It is a common idea that the heliocentric view was rejected by the contemporaries of Aristarchus. This is due to Gilles Ménage's translation of a passage from Plutarch's On the Apparent Face in the Orb of the Moon. Plutarch reported that Cleanthes (a contemporary of Aristarchus and head of the Stoics) as a worshipper of the Sun and opponent to the heliocentric model, was jokingly told by Aristarchus that he should be charged of impiety. Gilles Ménage, short after the Galileo and Giordano Bruno processes, amended an accusative with a nominative, and vice versa, so that the impiety accusation fell over the heliocentric sustainer. The resulting conception of an isolated and prosecuted Aristarchus is still transmitted today.[7]

The heliocentric theory was successfully revived by Copernicus, after which Johannes Kepler described planetary motions with greater accuracy, with Kepler's laws, and Isaac Newton gave a theoretical explanation based on laws of gravitational attraction and dynamics.

Distance to the Sun (lunar dichotomy)[edit]

Aristarchus's 3rd-century BC calculations on the relative sizes of (from left) the Sun, Earth and Moon, from a 10th-century AD Greek copy

The only surviving work usually attributed to Aristarchus, On the Sizes and Distances of the Sun and Moon, is based on a geocentric world view. It has historically been read as stating that the angle subtended by the Sun's diameter is 2 degrees, but Archimedes states in The Sand Reckoner that Aristarchus had a value of ½ degree, which is much closer to the actual average value of 32' or 0.53 degrees. The discrepancy may come from a misinterpretation of what unit of measure was meant by a certain Greek term in Aristarchus' text.[8]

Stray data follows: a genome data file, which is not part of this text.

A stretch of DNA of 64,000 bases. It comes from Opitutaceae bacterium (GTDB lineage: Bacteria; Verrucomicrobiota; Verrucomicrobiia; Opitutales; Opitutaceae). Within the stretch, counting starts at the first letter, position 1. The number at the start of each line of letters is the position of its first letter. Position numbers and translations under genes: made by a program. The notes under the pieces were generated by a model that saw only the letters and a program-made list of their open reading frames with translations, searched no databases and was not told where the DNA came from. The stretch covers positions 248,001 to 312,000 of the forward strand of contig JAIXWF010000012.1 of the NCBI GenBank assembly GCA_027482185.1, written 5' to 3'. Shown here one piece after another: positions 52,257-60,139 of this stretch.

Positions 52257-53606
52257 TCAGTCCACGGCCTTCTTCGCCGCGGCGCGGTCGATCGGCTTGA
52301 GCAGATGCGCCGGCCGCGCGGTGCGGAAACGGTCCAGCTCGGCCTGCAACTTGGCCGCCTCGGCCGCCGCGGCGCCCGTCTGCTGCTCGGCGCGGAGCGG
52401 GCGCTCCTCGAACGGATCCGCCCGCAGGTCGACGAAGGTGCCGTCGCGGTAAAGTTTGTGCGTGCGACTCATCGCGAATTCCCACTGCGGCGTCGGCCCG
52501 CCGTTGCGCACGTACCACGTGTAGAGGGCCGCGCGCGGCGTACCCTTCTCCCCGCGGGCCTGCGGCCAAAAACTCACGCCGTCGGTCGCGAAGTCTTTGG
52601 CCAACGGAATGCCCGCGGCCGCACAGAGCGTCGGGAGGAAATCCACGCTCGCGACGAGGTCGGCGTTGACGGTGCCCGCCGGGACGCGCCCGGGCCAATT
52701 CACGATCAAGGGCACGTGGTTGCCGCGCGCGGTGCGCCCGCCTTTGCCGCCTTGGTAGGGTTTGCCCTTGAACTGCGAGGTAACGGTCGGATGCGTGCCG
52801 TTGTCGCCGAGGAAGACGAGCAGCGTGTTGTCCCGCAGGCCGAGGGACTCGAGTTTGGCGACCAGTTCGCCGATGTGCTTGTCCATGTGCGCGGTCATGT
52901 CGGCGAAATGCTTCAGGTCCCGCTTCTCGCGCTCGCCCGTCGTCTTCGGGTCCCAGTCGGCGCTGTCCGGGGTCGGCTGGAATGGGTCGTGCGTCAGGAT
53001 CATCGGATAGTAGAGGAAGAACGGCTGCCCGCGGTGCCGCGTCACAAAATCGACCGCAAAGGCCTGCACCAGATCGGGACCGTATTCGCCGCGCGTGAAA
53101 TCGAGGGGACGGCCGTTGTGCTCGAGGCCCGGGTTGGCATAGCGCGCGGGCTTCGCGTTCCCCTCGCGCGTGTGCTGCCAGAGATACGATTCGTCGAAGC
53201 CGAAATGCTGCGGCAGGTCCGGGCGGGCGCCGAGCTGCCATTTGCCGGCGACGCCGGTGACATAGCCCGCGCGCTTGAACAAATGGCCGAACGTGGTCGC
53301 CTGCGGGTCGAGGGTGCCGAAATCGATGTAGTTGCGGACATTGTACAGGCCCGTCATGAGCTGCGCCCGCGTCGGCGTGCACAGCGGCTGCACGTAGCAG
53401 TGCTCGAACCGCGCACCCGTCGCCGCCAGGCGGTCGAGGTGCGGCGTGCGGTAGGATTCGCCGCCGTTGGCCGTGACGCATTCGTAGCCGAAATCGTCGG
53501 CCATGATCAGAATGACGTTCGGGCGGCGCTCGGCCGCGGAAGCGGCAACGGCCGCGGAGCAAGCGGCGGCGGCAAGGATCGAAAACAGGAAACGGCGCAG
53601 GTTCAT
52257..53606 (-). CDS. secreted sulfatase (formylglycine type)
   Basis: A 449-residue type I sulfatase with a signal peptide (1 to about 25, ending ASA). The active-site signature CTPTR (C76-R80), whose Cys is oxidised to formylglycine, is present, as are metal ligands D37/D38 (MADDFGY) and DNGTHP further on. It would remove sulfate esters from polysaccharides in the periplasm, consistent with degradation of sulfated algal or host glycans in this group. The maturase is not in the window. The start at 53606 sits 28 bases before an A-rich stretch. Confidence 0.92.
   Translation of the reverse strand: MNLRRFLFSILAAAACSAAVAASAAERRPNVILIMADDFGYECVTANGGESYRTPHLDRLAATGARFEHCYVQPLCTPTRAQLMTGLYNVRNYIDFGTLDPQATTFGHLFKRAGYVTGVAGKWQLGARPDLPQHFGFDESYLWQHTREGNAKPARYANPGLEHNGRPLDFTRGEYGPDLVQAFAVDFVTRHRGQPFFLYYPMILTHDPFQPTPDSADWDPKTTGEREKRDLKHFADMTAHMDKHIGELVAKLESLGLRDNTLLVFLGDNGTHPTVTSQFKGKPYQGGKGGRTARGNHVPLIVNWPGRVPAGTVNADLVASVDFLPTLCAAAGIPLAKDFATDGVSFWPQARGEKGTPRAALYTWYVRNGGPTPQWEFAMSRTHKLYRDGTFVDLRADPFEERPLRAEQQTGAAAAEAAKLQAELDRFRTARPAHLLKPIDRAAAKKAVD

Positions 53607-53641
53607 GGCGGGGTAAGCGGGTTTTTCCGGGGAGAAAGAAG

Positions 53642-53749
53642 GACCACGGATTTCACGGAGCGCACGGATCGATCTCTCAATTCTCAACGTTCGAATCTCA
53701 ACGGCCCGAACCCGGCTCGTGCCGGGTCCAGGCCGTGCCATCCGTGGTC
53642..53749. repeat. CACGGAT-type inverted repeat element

Aristarchus claimed that at half moon (first or last quarter moon), the angle between Sun and Moon was 87°.[9] Possibly he proposed 87° as a lower bound since gauging the lunar terminator's deviation from linearity to 1° accuracy is beyond the unaided human ocular limit (that limit being about 3° accuracy). Aristarchus is known to have also studied light and vision.[10]

Using correct geometry, but the insufficiently accurate 87° datum, Aristarchus concluded that the Sun was between 18 and 20 times farther away than the Moon. (The true value of this angle is close to 89° 50', and the Sun's distance is actually about 400 times the Moon's.) The implicit false solar parallax of slightly under 3° was used by astronomers up to and including Tycho Brahe, ca. AD 1600. Aristarchus pointed out that the Moon and Sun have nearly equal apparent angular sizes and therefore their diameters must be in proportion to their distances from Earth, so that the diameter of the Sun was between 18 and 20 times larger than the diameter of the Moon.[11]

The Great Year and an estimate of the length of the month[edit]